Post-Testicular Sperm Maturation: Centriole Pairs, Found in Upper Epididymis, are Destroyed Prior to Sperm’s Release at Ejaculation (Aug 2016)

Post-Testicular Sperm Maturation: Centriole Pairs, Found in Upper Epididymis, are Destroyed Prior to Sperm’s Release at Ejaculation
Scientific Reports 6, Article number: 31816
Simerly C1,2, Castro C3, Hartnett C3, Lin CC3, Sukhwani M3, Orwig K1,2, Schatten G1,2,3,4
Author(s) affiliation:
1Department of Obstetrics, Gynecology and Reproductive Sciences, 300 Halket Street, University of Pittsburgh School of Medicine, Pittsburgh, PA 15213, USA.
2Department of Cell Biology and Physiology, 3500 Terrace Street, University of Pittsburgh School of Medicine, Pittsburgh, PA 15213, USA.
3Magee-Womens Research Institute and Foundation, Pittsburgh, 204 Craft Avenue, PA 15213, USA.
4Department of Bioengineering, University of Pittsburgh, 300 Technology Drive, Pittsburgh PA 15213, USA.


Short description:
The purpose of the epididymis remains mysterious and the reasons for the sperm’s extensive journey is perplexing. If a sperm were human-sized, its week or two trek through the epididymis would be ~2,750 kilometers. Testicular sperm, and those collected from the upper epididymal regions from both mice and men are competent for reproduction when injected using intracytoplasmic sperm injection (ICSI), demonstrating their reproductive competence. With advances in assisted reproductive technologies (ART), men without any sperm in their ejaculates are able to conceive through the application of sophisticated sperm-retrieval protocols and ICSI from epididymal sources. ART success rates are higher with epididymal sperm than with testicular ones, suggesting post-testicular maturation. Noteworthy investigations using primarily bull or mouse epididymal isolates have found important regional differences in gene expression patterns, proteins, and post-translational modifications, as well as epididymosomes, important vesicles found in the epididymal lumen. Here we show sperm maturation occurring within the epididymis involves a previously unappreciated event. The sperm centriole-pair persist with the sperm after release into the lumen of testicular tubules and as they travel into the epididymis head. Nearly all sperm have centrioles in the caput, and first the distal and then the proximal centrioles are destroyed as they pass through the corpus to reach the cauda epididymis on their transit to the vas deferens. The destruction of these centrioles is neither accelerated in young males nor slowed in older ones, though individual variabilities are found. Further, caput sperm with intact centriole pairs are unable to nucleate microtubules when introduced into metaphase-II oocytes. The term ‘Zombie centrioles’ recently introduced by Khire et al., seems apt to describe these non-functional centrioles awaiting their disassembly in the male reproductive tract.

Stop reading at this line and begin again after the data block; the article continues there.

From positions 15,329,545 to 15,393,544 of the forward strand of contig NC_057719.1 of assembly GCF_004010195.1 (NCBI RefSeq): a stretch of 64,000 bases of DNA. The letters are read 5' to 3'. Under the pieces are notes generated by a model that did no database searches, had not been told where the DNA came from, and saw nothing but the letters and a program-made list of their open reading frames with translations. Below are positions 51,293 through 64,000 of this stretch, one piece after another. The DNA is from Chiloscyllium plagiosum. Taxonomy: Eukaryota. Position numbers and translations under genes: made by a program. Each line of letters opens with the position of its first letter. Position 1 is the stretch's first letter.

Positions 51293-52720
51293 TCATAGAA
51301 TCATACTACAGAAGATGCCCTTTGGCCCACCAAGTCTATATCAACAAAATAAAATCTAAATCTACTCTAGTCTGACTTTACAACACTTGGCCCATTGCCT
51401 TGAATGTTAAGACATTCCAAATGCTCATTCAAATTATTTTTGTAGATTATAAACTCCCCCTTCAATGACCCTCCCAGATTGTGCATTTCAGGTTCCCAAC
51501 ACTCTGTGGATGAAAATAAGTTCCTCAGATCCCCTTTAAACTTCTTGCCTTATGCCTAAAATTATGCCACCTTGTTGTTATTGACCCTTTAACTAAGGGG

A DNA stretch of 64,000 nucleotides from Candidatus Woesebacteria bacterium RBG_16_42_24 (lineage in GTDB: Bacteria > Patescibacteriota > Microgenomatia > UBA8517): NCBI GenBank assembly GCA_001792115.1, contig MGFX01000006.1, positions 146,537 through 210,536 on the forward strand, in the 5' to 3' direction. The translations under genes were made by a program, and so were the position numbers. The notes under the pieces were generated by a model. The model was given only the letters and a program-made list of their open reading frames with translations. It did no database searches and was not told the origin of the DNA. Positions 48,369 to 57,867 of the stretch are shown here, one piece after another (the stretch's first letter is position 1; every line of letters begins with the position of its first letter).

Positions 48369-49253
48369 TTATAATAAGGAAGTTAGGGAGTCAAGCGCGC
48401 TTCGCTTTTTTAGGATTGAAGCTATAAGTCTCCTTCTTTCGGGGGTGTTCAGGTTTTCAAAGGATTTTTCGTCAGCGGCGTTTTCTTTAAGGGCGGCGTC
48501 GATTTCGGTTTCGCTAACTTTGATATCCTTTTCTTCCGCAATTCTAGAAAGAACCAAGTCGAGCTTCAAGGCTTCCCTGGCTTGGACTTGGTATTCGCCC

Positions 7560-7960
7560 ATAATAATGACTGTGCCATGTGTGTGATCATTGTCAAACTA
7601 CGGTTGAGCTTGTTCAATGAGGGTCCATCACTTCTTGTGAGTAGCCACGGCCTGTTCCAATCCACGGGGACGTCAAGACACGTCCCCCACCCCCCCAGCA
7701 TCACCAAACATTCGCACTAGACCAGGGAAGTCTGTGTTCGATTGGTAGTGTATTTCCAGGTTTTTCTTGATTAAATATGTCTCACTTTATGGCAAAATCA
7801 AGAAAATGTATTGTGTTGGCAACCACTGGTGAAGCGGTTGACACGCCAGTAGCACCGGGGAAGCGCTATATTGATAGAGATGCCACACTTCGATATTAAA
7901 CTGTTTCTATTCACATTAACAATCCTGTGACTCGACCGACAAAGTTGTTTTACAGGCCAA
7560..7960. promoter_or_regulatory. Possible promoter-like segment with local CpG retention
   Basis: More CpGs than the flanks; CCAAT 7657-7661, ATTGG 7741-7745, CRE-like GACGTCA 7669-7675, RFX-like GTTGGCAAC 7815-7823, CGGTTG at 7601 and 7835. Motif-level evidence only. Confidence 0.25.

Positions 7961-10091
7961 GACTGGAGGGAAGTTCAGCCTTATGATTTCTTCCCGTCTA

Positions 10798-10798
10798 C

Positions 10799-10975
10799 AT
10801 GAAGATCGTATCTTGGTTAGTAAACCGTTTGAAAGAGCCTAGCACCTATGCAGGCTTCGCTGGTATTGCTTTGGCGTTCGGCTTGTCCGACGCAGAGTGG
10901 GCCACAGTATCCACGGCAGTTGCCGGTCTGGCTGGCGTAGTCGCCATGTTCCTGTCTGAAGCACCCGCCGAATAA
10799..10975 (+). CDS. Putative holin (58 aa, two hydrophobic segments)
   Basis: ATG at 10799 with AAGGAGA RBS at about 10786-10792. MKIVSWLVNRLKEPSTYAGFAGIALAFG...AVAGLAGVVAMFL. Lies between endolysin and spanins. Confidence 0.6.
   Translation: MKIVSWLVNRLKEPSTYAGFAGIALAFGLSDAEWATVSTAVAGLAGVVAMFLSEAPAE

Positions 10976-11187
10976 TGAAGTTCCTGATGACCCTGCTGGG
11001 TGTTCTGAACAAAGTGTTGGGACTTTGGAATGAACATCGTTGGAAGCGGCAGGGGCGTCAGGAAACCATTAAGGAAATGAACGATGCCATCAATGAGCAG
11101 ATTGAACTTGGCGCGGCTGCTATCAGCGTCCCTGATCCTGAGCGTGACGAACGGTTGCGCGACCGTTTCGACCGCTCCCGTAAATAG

Link to the journal


Abstract taken from PubMed

The fertilizing sperm's lengthiest unchartered voyage is through the longest, least-investigated organ in a man's body - the Epididymis. Over six meters long in men, ~80 meters in stallions and over one-hundred times a mouse's body length, there are few functions known aside from sperm storage and nutrition. While spermatogenesis is completed in the testes, here we demonstrate sperm centriole reduction occurs within the epididymis. Investigations of GFP-CENTR mice and controls demonstrate both the presence of centriole pairs in the upper caput region of the epididymis and, the destruction, first, of the distal and, then, of the proximal centriole as the sperm transits to the cauda and vas deferens in preparation for its climactic release. These centrioles can neither recruit γ-tubulin nor nucleate microtubules when eggs are inseminated or microinjected, yet numerous maternally-nucleated cytasters are found. These sperm centrioles appear as vestigial basal bodies, destroyed in the mid-to-lower corpus. Post-testicular sperm maturation, in which sperm centrioles found in the caput are destroyed prior to ejaculation, is a newly discovered function for the epididymis.
Link to the paper on PubMed


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